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〜ってのと……〜ってのだと

zuotengdazuo

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「‥…ま、現場としちゃそうなんだけどさ。攻撃許可を出したけど一撃で仕留めきれなくて精霊が暴れ出しましたー、ってのと、精霊が勝手に暴れたけど、現界してたなんて知りませんでしたー、ってのだと、責任問題になったときに随分意味合いが違ってくるのよ」

Hi. Can we omit the って and the two “、” (which bracket the underlined part) for the two underlined parts? And what is the function of だと in the second underlined part?

Thank you.
 

Toritoribe

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Can we omit the って and the two “、” (which bracket the underlined part) for the two underlined parts?
No for って. って is a colloquial form of という, and って/という can't be omitted there since the preceding clauses are both quotation. って/という can be omitted, though.
e.g.
〇「明日来ます」というのと「明日来る」というのでは、ていねいさが違う。
×「明日来ます」のと「明日来る」のでは、ていねいさが違う。
〇「明日来ます」と「明日来る」(と)では、ていねいさが違う。
cf.
食べるのと飲むの(と)では、かかる費用が違う。
(食べる and 飲む are not quotation here.)


As for 読点, the meaning is not changed whether it's used or not, as bentenmusume-san explained previously in your another thread, but if 読点 are not there, it's a bit confusing in your example.

what is the function of だと in the second underlined part?
AとBだと is a structure to compare two things. You can also use AとB(と)では.
e.g.
田中さんと山田さんだと、田中さんのほうが背が高い。
田中さんと山田さん(と)では、田中さんのほうが背が高い。
 

zuotengdazuo

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人の住んでいない開発地でというのが唯一の救い、だがーー十香の一撃は、そんな楽観を容易く打ち砕いた。

Hi. I have read this sentence. I think the underlined というの is if the same usage as the っての in the op because the red part is a quotation. Am I on the right track?
 

zuotengdazuo

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Yes, you got it right.(y)
Hi. Having reconsidering the second example (人の住んでいない開発地で、というのが唯一の救い、だがーー十香の一撃は、そんな楽観を容易く打ち砕いた。), I don’t quite think the というの is the same usage as the op. Because if it was, then it the というの could be omitted, but the sentence would be weird without というの and the red part is not a clause. I tend to think this sentence is the same as 人の住んでいない開発地というのが唯一の救い、だがーー十香の一撃は、そんな楽観を容易く打ち砕いた。, so it is more like this example:
「シドー!クッキィというを作ったぞ!」

What do you think now?
 

Toritoribe

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You need to realize that 人の住んでいない開発地で is not a complete clause. The last half of the clause is omitted since it's obvious from the context, as always. The complete one would be something like 人の住んでいない開発地で戦闘が始まった、というのが唯一の救い .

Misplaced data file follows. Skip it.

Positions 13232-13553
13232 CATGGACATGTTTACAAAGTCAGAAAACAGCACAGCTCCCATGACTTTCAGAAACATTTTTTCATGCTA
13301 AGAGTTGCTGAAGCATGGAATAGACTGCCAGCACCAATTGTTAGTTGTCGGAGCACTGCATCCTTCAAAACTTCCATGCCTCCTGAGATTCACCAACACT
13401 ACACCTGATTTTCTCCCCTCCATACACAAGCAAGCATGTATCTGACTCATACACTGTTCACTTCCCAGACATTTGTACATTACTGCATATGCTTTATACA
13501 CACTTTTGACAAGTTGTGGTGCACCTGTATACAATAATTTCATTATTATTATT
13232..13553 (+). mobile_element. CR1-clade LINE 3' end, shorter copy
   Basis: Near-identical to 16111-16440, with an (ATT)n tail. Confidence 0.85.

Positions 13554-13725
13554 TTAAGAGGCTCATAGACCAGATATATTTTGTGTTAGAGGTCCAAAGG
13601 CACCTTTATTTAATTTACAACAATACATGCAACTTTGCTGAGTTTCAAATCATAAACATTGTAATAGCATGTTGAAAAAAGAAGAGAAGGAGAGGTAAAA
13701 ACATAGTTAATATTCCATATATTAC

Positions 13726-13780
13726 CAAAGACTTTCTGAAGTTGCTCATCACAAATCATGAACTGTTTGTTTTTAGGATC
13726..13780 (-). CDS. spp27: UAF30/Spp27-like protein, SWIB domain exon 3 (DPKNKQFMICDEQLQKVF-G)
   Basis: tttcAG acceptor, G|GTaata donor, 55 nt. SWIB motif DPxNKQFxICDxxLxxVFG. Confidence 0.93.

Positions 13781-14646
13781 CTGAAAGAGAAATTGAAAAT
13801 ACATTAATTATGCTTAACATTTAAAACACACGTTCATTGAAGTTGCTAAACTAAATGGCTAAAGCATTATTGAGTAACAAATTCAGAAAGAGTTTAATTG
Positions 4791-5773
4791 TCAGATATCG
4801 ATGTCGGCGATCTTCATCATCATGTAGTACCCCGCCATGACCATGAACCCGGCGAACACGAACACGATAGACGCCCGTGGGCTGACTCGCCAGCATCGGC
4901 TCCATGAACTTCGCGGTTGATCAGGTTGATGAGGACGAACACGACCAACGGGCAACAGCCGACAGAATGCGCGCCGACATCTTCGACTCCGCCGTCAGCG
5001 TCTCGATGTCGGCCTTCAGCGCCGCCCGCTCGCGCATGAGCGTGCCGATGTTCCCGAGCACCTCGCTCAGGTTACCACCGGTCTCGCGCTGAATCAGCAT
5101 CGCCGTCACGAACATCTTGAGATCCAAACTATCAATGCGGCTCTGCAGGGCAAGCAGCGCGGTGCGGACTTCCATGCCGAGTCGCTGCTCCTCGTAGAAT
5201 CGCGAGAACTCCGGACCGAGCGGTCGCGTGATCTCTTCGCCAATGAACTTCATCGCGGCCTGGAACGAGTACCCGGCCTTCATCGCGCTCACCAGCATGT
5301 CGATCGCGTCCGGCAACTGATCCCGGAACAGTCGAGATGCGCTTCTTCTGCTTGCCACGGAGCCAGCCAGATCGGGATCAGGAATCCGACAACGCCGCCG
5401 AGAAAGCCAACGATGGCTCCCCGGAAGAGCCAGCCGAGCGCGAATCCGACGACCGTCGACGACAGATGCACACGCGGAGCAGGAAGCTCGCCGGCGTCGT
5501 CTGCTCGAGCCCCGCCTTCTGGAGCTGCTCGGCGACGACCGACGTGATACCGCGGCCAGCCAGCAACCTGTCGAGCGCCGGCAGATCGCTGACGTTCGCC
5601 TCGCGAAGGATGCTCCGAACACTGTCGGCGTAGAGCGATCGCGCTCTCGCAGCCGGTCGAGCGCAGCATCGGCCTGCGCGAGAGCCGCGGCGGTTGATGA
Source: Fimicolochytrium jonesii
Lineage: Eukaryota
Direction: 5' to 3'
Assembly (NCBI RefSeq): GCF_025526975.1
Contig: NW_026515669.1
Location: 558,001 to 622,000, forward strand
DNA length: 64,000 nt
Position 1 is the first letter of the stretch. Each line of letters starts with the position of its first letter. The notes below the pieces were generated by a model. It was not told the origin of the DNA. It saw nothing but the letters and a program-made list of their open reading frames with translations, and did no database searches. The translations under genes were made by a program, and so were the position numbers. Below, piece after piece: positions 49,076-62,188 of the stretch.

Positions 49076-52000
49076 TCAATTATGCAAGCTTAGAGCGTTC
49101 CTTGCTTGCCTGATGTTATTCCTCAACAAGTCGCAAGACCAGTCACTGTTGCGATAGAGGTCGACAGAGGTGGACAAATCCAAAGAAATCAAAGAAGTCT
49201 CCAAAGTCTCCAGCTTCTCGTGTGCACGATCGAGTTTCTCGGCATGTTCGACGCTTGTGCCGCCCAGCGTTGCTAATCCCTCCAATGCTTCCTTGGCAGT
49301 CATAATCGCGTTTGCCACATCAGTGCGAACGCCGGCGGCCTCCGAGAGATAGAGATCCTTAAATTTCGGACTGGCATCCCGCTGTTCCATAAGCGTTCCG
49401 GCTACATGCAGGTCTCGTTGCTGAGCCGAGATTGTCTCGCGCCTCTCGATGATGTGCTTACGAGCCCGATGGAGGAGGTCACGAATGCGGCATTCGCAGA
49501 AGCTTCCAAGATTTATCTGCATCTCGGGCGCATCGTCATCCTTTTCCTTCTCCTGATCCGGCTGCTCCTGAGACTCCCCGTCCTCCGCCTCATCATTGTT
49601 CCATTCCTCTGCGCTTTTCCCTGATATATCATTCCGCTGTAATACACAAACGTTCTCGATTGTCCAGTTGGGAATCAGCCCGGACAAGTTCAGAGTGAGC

という can be omitted for the complete clause; 人の住んでいない開発地で戦闘が始まったのが唯一の救い. Notice that の is necessary here because, unlike the ones in your initial post, this clause is not a direct quotation but the contents of the thoughts, so it's closer to 食べるのと飲むの(と)では、かかる費用が違う .
cf.
「人の住んでいない開発地で戦闘が始まりました!」が救いの声のように聞こえた。
 

zuotengdazuo

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Thank you for the response. So generally, how can we tell if the part preceding というの is a quotation or the contents of the thoughts?
 

Toritoribe

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If you mean direct quotation, the form used there is exactly the same as the one it's said or written. I don't think direct quotations are commonly used, but you need to judge it from the context, after all.
 

zuotengdazuo

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Thank you.
If you mean direct quotation,
So are the two examples in this thread direct quotations? Or they are indirect quotations? But according to the context, the parts preceding というの are not quoting what someone else said or wrote.
 

Toritoribe

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Those are direct quotations since it's written in the writing style used in the report, whether it's a real report or fictional one. Think about the difference between direct and indirect speech in English. It's like that.
 

zuotengdazuo

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Thank you again.
But I find that, without quotation marks 「」, it is difficult to tell whether a clause is a direct quotation or contents of one’s thoughts. Thus it is difficult to determine if a というの/っての is needed following the clause.

For example, 人の住んでいない開発地で戦闘が始まりました!. This clause can be a direct quotation or contents of one’s thoughts without quotation marks 「」. And we cannot tell that from the context.
So if we intend the clause to be a direct quotation, it seems that we have to use 読点 and というの/っての to make it clear. Otherwise, it seems 「」are necessary.
For example, we can’t say 人の住んでいない開発地でが唯一の救い、だがーー十香の一撃は、そんな楽観を容易く打ち砕いた。, while 「人の住んでいない開発地で」が唯一の救い、だがーー十香の一撃は、そんな楽観を容易く打ち砕いた。seems to work.